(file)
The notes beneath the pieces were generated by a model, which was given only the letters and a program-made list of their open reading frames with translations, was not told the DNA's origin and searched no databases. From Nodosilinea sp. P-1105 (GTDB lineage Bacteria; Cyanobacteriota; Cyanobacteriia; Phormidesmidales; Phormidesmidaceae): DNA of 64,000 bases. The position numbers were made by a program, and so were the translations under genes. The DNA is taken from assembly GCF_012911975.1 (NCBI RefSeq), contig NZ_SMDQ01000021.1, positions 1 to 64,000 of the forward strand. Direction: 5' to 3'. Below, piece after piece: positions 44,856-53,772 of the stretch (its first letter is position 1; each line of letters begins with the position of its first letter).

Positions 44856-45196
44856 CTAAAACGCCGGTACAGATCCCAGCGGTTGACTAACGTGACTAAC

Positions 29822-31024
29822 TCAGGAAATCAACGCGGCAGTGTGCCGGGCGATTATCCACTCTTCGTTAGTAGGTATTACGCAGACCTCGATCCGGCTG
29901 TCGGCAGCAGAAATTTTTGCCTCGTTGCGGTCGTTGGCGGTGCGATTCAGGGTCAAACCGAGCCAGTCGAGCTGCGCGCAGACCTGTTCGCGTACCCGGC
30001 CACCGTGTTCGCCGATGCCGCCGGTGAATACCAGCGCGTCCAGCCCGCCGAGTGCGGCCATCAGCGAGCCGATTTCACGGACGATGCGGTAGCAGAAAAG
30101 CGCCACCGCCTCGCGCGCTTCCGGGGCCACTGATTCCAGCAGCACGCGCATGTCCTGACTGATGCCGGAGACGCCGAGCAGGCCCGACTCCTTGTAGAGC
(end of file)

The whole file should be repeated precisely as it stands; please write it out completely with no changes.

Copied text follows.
The notes beneath the pieces were generated by a model, which was given only the letters and a program-made list of their open reading frames with translations, was not told the DNA's origin and searched no databases. From Nodosilinea sp. P-1105 (GTDB lineage Bacteria; Cyanobacteriota; Cyanobacteriia; Phormidesmidales; Phormidesmidaceae): DNA of 64,000 bases. The position numbers were made by a program, and so were the translations under genes. The DNA is taken from assembly GCF_012911975.1 (NCBI RefSeq), contig NZ_SMDQ01000021.1, positions 1 to 64,000 of the forward strand. Direction: 5' to 3'. Below, piece after piece: positions 44,856-53,772 of the stretch (its first letter is position 1; each line of letters begins with the position of its first letter).

Positions 44856-45196
44856 CTAAAACGCCGGTACAGATCCCAGCGGTTGACTAACGTGACTAAC

Positions 29822-31024
29822 TCAGGAAATCAACGCGGCAGTGTGCCGGGCGATTATCCACTCTTCGTTAGTAGGTATTACGCAGACCTCGATCCGGCTG
29901 TCGGCAGCAGAAATTTTTGCCTCGTTGCGGTCGTTGGCGGTGCGATTCAGGGTCAAACCGAGCCAGTCGAGCTGCGCGCAGACCTGTTCGCGTACCCGGC
30001 CACCGTGTTCGCCGATGCCGCCGGTGAATACCAGCGCGTCCAGCCCGCCGAGTGCGGCCATCAGCGAGCCGATTTCACGGACGATGCGGTAGCAGAAAAG
30101 CGCCACCGCCTCGCGCGCTTCCGGGGCCACTGATTCCAGCAGCACGCGCATGTCCTGACTGATGCCGGAGACGCCGAGCAGGCCCGACTCCTTGTAGAGC